Friday, December 16, 2011


It turns out public generosity can give complex Tezuka manga second printings, so where's the love for our other lost English-edition manga treasures? Like, say, DEVILMAN: THE DEVIL'S INCARNATION, out of print now for 24 years?

Just like the Beelzebub of legend, Devilman has appeared in many forms - as the blue-skinned superhero of a Toei TV cartoon, in two late-80s OVAs, co-starring with Mazinger Z in the high-art cinema MAZINGER Z VS DEVILMAN, as a devil-munchkin in CB CHARA GO NAGAI WORLD, in games for the NES and PSX, and as the star of his own live-action film. And as a lady. The manga career of Devilman spans 52 chapters serialized in the venerable SHONEN MAGAZINE, a update/remake/reboot titled SHIN DEVILMAN from '79, and appearances in other Go Nagai manga like VIOLENCE JACK. As an apocalyptic, H.P. Lovecraft-meets-the Hell's Angels story of immensely powerful beings from beyond the laws of time and space annhilating each other with savage fury, DEVILMAN can be a sacireligious ultraviolent adventure story or as a sobering reminder of the insignificant part human beings play in the larger cosmos.

look out for that elephant guy

But apart from the shoddy floppy-comic release of SHIN DEVILMAN by Glen "Small Man Syndrome" Danzig's Verotik, the original DEVILMAN manga has never been translated or released in English. Except when it has! In 1986 Nagai's own Dynamic Productions released a 200+page trade-paperback edition of DEVILMAN in English. THE DEVIL'S INCARNATION was translated, charmingly hand-lettered, flopped to read Western-style, has a garish color cover, and would have been great to see in the mall bookstores of America alongside the Donning/Starblaze ELFQUEST color books, WATCHMEN, and, in a few years, Go Nagai's full-color painted MAZINGER graphic novel.

pretty much a whole book of custom-van paintings of monster robots

THE DEVIL'S INCARNATION delivers the manga-reading experience magnificently; sized for the American book market, it had great potential to deliver a one-two manga punch to readers and maybe even get "the manga boom" started a decade or so early. DEVILMAN's failure was in distribution. Meaning, there wasn't any. I found my copy in the mid 90s, hidden in a shelf of marked-down books in the back of a record store. This is not what I call "promotion". Was this ever distributed in a reasonable fashion? How did it end up in Criminal Records? Why did Dynamic Productions insert itself mysteriously into American publishing and then just as mysteriously vanish?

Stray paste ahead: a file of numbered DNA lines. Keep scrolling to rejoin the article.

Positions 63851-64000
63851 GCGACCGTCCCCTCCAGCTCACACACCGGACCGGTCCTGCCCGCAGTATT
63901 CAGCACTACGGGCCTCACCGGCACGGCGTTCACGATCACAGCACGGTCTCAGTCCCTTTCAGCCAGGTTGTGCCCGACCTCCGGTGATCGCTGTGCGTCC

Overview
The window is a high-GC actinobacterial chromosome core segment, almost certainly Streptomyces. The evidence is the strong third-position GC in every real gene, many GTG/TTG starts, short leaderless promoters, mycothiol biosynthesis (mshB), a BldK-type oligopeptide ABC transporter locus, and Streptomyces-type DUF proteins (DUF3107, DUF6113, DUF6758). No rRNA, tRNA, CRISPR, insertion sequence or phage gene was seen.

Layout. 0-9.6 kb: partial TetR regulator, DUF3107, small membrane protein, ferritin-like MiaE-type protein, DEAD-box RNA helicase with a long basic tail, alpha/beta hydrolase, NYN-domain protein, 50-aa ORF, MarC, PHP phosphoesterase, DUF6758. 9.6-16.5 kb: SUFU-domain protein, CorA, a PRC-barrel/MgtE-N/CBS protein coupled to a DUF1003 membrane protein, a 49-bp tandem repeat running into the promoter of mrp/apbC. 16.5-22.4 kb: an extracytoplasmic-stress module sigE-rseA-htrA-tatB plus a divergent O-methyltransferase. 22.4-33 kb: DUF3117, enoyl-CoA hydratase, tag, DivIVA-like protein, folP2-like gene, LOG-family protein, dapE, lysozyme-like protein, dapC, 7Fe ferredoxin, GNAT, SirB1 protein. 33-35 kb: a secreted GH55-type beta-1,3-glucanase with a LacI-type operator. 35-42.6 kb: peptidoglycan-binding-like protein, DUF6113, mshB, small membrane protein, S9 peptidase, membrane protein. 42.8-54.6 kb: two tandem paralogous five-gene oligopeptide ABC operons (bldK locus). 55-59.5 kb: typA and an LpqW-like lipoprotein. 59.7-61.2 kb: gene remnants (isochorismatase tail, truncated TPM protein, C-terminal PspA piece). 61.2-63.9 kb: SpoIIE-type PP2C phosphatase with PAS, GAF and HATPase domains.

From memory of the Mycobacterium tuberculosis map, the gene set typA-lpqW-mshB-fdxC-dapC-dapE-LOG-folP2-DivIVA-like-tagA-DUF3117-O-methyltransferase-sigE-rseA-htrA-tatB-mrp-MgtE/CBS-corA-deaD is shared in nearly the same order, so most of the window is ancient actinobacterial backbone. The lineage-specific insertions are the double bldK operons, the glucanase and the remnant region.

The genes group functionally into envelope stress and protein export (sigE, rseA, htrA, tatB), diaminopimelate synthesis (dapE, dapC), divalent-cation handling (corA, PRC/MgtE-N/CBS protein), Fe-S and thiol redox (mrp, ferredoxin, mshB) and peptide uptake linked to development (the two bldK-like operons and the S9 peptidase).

mild-mannered Akira Fudo, reporter for a major metropolitan newspaper

The story, for those as yet untouched by Devilman, is that Akira Fudo, a well-known crybaby and wuss, is visited by his best friend Ryo, who convinces him to merge with the devil Amon. And with friends like that who needs enemies? The combination of Akira and Amon becomes Devilman, sworn to defeat the legions of devils that existed long before mankind and who lay slumbering in the depths of the earth, Lovecraft style.

Devilman, I choose YOU

Go Nagai's artwork still retains the cutesy cartoony "Shameless School" look, but when things get real you can see the brushline vibrate and the ink start to get all intense. By the time Akira and Ryo are slugging back whiskey in a basement full of half-naked hippies doomed to be possessed by hideous demons, we have moved into new and disturbing manga territory.

Certainly this is not what Americans were expecting from their Japanese comics in 1986 - if it didn't have slick Studio Nue mecha and cute pastel-accented idol singers then America simply wasn't interested, thanks. Alternatively, had an enterprising publisher delivered DEVILMAN to American audiences in 1972, the decadent, violent saga would fit perfectly with your Stooges records and your 42nd Street grindhouse shockers.

raw power can destroy a man